Journal of Forest Economics > Vol 15 > Issue 4

Willingness-to-sell conservation easements: A case study

Michael LeVert, , Thomas Stevens, , tstevens@resecon.umass.edu Dave Kittredge, ,
 
Suggested Citation
Michael LeVert, Thomas Stevens and Dave Kittredge (2009), "Willingness-to-sell conservation easements: A case study", Journal of Forest Economics: Vol. 15: No. 4, pp 261-275. http://dx.doi.org/10.1016/j.jfe.2009.02.001

Published: 0/12/2009
© 0 2009 Michael LeVert, Thomas Stevens, Dave Kittredge
 
Subjects
 
Keywords
JEL Codes:Q23Q28
Conservation easementsContingent valuationWillingness to sell
 

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In this article:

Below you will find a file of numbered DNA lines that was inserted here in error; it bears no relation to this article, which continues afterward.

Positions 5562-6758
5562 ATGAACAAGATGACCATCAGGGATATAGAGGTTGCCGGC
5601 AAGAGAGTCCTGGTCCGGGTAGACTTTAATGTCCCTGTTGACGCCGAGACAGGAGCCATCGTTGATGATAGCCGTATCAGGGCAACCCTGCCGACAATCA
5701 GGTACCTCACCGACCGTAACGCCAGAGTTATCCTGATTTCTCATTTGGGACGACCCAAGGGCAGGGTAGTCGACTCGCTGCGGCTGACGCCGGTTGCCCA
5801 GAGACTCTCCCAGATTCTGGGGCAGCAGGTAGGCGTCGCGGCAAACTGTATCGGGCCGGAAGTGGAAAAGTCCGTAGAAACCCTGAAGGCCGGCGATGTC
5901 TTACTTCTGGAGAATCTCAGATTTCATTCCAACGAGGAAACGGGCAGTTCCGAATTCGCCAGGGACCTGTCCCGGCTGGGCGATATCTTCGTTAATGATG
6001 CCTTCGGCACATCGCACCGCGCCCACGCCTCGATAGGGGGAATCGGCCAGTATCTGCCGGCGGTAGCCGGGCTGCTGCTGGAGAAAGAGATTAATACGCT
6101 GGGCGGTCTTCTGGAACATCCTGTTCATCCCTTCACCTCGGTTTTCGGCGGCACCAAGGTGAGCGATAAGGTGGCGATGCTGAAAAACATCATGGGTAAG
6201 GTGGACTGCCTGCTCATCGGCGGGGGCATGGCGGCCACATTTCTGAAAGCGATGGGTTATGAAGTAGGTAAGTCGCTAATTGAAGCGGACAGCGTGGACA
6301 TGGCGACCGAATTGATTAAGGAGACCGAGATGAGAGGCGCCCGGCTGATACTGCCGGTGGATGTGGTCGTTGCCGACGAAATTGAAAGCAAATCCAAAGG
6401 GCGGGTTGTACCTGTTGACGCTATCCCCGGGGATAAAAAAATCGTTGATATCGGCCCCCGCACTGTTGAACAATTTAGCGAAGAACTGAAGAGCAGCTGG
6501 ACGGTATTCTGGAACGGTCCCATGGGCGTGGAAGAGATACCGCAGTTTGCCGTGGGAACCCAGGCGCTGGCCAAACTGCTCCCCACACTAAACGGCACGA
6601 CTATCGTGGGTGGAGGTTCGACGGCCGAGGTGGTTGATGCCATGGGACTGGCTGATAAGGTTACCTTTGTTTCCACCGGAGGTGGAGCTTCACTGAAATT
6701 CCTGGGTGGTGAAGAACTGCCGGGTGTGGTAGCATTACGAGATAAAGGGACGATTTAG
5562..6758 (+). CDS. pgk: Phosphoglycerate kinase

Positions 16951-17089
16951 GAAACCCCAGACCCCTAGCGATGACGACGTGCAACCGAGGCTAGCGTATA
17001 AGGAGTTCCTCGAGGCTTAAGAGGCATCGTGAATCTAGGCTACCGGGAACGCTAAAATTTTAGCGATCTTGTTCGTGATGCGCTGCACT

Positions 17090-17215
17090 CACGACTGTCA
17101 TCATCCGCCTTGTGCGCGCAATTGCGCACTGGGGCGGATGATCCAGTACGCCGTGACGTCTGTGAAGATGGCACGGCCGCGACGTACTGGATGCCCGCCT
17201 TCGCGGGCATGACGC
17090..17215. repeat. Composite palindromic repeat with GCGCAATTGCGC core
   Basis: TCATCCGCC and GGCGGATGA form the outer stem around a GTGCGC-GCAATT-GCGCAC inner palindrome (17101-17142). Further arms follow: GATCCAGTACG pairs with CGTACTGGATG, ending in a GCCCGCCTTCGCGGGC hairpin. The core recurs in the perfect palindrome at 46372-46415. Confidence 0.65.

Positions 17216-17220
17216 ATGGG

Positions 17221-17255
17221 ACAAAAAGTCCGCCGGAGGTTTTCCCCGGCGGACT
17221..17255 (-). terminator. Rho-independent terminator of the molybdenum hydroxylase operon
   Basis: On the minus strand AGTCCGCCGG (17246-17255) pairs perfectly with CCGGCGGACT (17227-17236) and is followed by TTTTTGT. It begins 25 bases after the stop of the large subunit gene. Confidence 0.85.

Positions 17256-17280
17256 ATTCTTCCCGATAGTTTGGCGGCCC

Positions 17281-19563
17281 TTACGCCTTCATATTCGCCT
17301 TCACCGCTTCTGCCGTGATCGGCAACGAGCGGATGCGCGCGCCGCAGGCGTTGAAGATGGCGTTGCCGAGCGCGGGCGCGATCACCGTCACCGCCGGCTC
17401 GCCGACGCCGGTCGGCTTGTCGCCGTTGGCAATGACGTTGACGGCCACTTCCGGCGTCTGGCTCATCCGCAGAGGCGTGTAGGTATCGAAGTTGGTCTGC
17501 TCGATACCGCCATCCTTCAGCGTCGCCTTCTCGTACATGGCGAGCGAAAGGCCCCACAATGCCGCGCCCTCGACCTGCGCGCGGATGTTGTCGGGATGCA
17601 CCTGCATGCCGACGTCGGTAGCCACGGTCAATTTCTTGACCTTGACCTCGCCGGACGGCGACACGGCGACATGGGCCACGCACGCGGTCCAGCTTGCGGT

Introduction
Background
Methods
Results
Conclusions

Abstract

A contingent valuation survey of forest landowners in Southern Vermont and Western Massachusetts suggests that it would cost about $700 per acre to entice about one-half of Massachusetts and 33% of Vermont respondents to permanently conserve their forestland. Policies that promote early development of management plans and cooperation with neighbors are recommended because these activities appear to increase the likelihood that landowners will convey conservation easements. Education and a strong environmental ethic also improve the chances that respondents would sell conservation easements. A prediction-based contingent valuation format designed to reduce incentives for strategic behavior suggests that our results likely represent a lower bound estimate of landowner response to a large-scale conservation easement program.

DOI:10.1016/j.jfe.2009.02.001